Tuesday, January 06, 2009
Therapy is power whether it is delivered in a hospital or in a group home.
In response to my previous blog, Barbara made the comment that she didn't quite understand the comment that "Therapy is power whether it is delivered in a hospital or in a group home." Let me expand a bit on this.
When people are in need, those who provide services have power over them. They have power in defining them according to their need, in the provision or withholding of services, and determining whether someone is or is not in need of services. This is particularly true in the lives of persons with intellectual disabilities, however, it also applies more broadly.
People with intellectual disabilities are placed in group homes, for example, and research shows that this placement has the effect of largely placing them out of community consciousness. In the rare case they enjoy the presence of advocates, or just people who care, and their lives are radically changed. Otherwise, they experience a life managed by people who are working in this area as a profession. Now I honestly hope that people who run group homes are in that business because they care for their clients, but I am just not that naive. There is money to be made in disability programs. But putting that aside, people managers will manage people in ways that make the management easier for themselves. To offer people enriched lives costs time and money. It takes effort. It implies that I will have to go out of my way to do things for my clients which are not required by the agencies that monitor the services that I provide. As a result, too many group homes shoot for minimal standards because that is all that is required for them to stay in business. Can you see how the end result is that people lives are subjected to the power of those who manage them? Now power doesn't necessarily imply evil, or a bad use of power, however, there is power nonetheless. A goal of therapy (whether it be counseling, or hospital care, or managing a group home) should be to empower people which implies messiness in the delivering of services because the managed will express their freedom. They will not want the regimented life that is easier for those who are managers. In a group; home setting, they will go to bed at different times, want a shower at at a different time, want to take a walk, want to do a variety of things that require more staff or greater costs. The result, then, is that freedom is restricted because it is administratively convenient to do so. But there are also limitations based upon those who fund therapy. Those providing therapy have power over the lives of people because of the way they choose to spend the money they are given to provide services.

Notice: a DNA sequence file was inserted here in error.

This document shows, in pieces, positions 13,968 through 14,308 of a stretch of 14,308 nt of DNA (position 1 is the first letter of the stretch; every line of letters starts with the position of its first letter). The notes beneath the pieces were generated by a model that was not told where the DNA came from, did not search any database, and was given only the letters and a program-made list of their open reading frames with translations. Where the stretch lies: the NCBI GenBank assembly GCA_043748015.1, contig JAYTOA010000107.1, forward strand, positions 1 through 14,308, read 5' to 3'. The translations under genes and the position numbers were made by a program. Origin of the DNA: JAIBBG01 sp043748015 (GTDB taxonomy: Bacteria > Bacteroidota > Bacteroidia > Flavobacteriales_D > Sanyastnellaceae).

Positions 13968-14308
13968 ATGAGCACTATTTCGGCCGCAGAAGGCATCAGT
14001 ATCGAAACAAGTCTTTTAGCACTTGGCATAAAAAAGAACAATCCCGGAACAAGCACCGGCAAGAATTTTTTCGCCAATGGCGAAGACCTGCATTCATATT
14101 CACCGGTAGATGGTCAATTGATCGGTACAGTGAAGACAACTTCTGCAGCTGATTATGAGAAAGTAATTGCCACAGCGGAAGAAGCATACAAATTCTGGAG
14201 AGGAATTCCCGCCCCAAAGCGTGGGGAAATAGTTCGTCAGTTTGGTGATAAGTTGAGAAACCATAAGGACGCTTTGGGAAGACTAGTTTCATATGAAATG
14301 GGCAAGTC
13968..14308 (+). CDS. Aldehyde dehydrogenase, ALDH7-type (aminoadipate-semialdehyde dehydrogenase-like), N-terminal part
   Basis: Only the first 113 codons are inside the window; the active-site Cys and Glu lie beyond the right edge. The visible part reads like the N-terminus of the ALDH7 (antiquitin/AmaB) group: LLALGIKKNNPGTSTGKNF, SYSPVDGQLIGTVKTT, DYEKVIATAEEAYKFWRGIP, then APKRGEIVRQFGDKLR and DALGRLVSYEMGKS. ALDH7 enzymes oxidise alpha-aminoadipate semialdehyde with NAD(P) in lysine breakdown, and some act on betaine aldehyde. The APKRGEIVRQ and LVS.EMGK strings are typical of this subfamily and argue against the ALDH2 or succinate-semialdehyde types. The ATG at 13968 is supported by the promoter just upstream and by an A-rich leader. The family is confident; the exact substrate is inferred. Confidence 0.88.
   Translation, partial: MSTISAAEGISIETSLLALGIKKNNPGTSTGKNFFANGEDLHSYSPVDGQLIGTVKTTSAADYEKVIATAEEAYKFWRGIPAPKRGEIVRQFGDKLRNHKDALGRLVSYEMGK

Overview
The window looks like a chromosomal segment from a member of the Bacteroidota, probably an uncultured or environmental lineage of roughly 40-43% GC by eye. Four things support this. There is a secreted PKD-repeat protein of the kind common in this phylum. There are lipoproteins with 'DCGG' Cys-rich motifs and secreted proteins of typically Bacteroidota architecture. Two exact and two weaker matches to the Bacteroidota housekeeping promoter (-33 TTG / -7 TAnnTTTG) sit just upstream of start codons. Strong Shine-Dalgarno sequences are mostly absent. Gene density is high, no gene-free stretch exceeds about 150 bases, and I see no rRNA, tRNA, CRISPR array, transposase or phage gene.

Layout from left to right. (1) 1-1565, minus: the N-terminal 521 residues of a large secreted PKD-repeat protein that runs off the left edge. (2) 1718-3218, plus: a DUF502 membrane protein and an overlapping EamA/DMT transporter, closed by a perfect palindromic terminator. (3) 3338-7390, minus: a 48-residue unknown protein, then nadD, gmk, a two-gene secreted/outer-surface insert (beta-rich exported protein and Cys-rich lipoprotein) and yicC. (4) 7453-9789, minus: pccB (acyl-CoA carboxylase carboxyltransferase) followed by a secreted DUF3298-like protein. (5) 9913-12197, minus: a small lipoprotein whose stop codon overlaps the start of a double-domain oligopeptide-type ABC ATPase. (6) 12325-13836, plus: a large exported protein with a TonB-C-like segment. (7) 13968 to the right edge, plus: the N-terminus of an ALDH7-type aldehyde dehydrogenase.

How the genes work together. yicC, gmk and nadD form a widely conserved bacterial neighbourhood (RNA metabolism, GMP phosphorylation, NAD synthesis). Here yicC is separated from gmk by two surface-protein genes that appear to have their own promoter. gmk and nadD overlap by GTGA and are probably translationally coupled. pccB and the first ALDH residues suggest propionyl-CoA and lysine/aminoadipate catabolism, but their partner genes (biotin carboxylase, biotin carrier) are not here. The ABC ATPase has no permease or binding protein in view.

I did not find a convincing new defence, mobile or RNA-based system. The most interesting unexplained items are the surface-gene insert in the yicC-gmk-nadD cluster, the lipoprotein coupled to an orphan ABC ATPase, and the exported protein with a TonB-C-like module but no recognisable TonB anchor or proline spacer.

I believe I have stated in this blog how a local school district provides "state of the art" services to children with autism, only if there is the likelihood that the parents will get a lawyer and go to fair hearing. So those providing therapy will limit best educational practices for children with autism on the basis of trying to save money. This once again is power and without an advocate, you get less services.
I could provide more examples positively and negatively. I mean I have power over people with intellectual disabilities simply in the ability I have to enrich their lives by the things that I do. If I show up once a month with a box of candy bars, I have the ability to insist on certain behaviors in the people in order to get a candy bar. I have resources that I have the ability to offer to the people that they have no concept of. The way that I wield those resources gives me power over the people. So the point is not to vilify or praise the fact of power, but just to describe it so that those who are in the position of power understand what they bring to a situation in terms of impacting the lives of others.